It is widely thought that the “Great Bath” found at the site of Mohenjo-daro (which means Mound of the Dead), Pakistan is the first purpose built swimming pool for the public to use. The bath was built during the third millennium BCE and measures twelve metres (north – south) by seven metres; it had a maximum depth of 2.4 metres. So how was it engineered to stay watertight? Bricks were tightly laid together with the use of gypsum plaster in between each brick, for the walls and floor of the pool. To make it even more water tight,
a thick layer of natural tar was plastered over the walls and (it is presumed) underneath of the flooring.
The general belief held by historians is that the Great Bath would have been used for religious purposes and the general health and well being of the bathers rather than being used in sport participation.
SPORT AND FITNESS
We have the Ancient Greeks and Romans to thank for the idea of using swimming pools for sport and fitness. The Greeks first built artificial pools for water based games and military training in their palaestras between the 6th and 8th Centuries BCE (an open court area where people could play ball games, box, wrestle and swim). Like us, the Greeks and Romans regarded swimming pools as aesthetically pleasing and a way of enhancing their properties, so as the standard of living rose due to increased wealth; more people could afford the luxuries. One of the Latin words for a pool is
“piscina”, due to the fact that Roman emperors had private swimming pools in which also held fish. Gaius Maecenas, a rich Roman lord who is also considered one of the first patrons of the arts, is credited with building the first heated swimming pool. As mentioned, swimming pools were used by both the Greeks and Romans for military training (swimming is, even to this day, regarded the best form of all round exercise), it was also regarded to be a necessary part of a Greek child’s education, a long with maths, writing, astronomy, etc. to be able to swim and this dates all the way back to 400 BCE.
The Romans and Ancient Greeks were not the only ones who built pools to bathe in. Kuttam Pokuna (twin ponds/pools) can be found in Sri Lanka and is one of the best preserved aquatic tanks. The twin pools were built by the Sinhalese people in the ancient kingdom of Anuradhapura and are regarded to be a considerable achievement in hydrological engineering as well as being outstanding creations in architecture and art.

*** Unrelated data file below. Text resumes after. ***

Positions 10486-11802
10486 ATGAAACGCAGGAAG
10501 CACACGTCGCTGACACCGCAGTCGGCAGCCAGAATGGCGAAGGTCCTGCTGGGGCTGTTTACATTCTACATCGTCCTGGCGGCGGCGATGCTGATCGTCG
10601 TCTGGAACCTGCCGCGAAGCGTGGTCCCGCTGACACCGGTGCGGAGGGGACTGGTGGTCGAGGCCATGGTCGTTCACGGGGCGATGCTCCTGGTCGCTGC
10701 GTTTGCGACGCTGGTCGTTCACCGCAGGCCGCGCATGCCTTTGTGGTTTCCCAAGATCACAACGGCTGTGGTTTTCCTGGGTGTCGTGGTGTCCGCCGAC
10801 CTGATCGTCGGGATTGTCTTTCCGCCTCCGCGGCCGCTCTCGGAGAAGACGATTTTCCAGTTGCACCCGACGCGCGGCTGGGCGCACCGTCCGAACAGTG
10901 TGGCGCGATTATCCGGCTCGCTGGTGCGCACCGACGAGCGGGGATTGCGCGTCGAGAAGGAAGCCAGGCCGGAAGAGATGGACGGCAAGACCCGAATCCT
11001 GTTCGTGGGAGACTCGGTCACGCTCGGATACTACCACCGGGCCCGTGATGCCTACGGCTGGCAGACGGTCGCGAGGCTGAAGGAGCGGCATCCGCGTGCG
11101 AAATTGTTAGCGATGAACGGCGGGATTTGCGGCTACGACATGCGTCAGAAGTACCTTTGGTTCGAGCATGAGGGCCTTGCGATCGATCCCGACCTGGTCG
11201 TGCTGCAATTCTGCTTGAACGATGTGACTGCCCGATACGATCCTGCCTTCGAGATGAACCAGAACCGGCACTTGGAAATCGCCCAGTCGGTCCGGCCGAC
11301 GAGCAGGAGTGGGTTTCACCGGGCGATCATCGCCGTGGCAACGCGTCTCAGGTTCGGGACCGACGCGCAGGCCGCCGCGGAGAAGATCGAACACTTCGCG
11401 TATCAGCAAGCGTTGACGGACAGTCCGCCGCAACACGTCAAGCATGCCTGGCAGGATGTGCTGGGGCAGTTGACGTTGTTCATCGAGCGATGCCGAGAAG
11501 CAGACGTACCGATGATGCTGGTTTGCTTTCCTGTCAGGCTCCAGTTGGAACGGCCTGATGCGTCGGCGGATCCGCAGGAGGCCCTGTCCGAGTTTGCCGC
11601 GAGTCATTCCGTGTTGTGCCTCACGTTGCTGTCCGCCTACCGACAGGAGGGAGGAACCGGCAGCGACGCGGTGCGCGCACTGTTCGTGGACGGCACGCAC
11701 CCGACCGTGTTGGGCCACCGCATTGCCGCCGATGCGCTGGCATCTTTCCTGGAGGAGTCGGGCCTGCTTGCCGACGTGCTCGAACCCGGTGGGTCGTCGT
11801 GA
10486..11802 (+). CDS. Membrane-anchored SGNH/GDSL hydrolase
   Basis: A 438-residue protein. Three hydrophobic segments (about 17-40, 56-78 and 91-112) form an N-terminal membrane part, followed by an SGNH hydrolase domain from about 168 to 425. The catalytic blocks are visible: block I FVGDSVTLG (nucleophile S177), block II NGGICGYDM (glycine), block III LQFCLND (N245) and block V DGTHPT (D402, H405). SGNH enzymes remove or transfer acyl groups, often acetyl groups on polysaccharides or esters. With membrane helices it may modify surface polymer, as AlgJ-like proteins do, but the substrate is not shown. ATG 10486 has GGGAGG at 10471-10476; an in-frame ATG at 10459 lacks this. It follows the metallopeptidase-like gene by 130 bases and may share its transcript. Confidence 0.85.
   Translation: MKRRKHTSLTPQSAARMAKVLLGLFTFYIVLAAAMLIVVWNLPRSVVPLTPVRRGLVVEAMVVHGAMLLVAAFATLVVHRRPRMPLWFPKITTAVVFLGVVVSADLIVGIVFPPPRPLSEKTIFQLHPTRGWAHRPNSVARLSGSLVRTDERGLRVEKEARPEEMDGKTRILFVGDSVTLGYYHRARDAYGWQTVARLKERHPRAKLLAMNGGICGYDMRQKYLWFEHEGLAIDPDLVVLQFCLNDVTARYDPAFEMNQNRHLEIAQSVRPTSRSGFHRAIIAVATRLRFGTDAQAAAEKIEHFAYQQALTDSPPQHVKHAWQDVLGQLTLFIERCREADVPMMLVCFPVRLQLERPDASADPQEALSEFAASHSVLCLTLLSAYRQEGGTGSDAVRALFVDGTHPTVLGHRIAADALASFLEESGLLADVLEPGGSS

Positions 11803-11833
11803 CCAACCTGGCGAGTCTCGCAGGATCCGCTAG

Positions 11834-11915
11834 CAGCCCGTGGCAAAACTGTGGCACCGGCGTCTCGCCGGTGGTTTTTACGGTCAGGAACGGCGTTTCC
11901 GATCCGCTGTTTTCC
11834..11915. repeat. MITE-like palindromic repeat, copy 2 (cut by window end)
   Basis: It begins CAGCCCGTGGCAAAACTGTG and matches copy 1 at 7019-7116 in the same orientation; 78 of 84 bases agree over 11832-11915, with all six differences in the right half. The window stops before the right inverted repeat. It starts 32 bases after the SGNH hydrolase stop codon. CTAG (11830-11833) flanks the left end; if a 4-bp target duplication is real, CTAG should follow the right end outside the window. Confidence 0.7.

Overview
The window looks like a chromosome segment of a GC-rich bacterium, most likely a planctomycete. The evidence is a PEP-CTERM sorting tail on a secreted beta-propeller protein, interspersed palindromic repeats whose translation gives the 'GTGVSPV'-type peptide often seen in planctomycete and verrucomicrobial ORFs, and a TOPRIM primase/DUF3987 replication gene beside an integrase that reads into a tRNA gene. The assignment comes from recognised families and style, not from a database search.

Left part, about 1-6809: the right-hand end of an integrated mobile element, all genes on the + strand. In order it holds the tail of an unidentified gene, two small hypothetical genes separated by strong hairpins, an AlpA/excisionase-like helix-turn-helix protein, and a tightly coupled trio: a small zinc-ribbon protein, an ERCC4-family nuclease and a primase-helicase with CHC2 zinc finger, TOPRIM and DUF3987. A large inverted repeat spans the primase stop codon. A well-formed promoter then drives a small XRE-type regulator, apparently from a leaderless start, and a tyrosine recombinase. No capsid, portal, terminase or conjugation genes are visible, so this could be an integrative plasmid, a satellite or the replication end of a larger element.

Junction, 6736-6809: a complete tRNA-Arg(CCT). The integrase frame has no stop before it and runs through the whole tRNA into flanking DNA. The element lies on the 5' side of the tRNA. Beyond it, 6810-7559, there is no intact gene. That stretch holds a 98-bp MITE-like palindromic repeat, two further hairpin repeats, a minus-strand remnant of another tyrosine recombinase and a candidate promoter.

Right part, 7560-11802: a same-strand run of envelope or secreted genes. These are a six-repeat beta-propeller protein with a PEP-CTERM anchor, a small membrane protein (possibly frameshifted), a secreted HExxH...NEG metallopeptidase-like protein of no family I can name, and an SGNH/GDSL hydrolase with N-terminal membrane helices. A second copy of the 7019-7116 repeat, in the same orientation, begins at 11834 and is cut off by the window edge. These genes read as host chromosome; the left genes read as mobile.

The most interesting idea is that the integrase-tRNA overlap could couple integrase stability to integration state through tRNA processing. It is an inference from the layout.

Before water entered the pools, it travelled through underground ducts and was filtered and this process was repeated when the water was emptied. Decoration of the twin pools’ steps is of a scroll design with pots of abundance.
The Maidstone Swimming Club in Maidstone, Kent is thought to be the oldest surviving swimming club in Britain. The club was formed in 1844 due to great concern over drownings in the River Medway, especially as people trying to perform the rescue, would often drown themselves, as they couldn’t return safely. Even though the club used the River Medway as its venue for races, diving and water-polo competitions, swimming pools had actually become popular in 1837, with six pools equipped with diving boards situated in London, England. The National Swimming Society introduced competitive swimming around the same time as the London pools which were used for these competitions. These competitions grew in popularity and led to the formation of the Amateur Swimming Association in 1869.
THE MODERN DAY SWIMMING POOL
The Racquet Club of Philadelphia clubhouse (1907), USA is the proud owner of one of the first modern day above-ground swimming pools, whilst the first swimming pool to go to sea, was installed on an ocean liner called the Adriatic in 1907 by White Star Line. We also still have in-ground swimming pools. One of oldest modern day in-ground pools can be found in Austin, Texas, USA and is called Deep Eddy Pool. Deep Eddy started naturally as a swimming hole in the Colorado River, cold springs rose from the river banks and people started swimming where a large boulder formed
an eddy. A. J. Eilers Sr bought the land surrounding the swimming hole in 1915 and built a concrete pool which was the main feature of a resort called the Deep Eddy Beach, which also consisted of cabins, and camping facilities. Deep Eddy is now a listed historical landmark.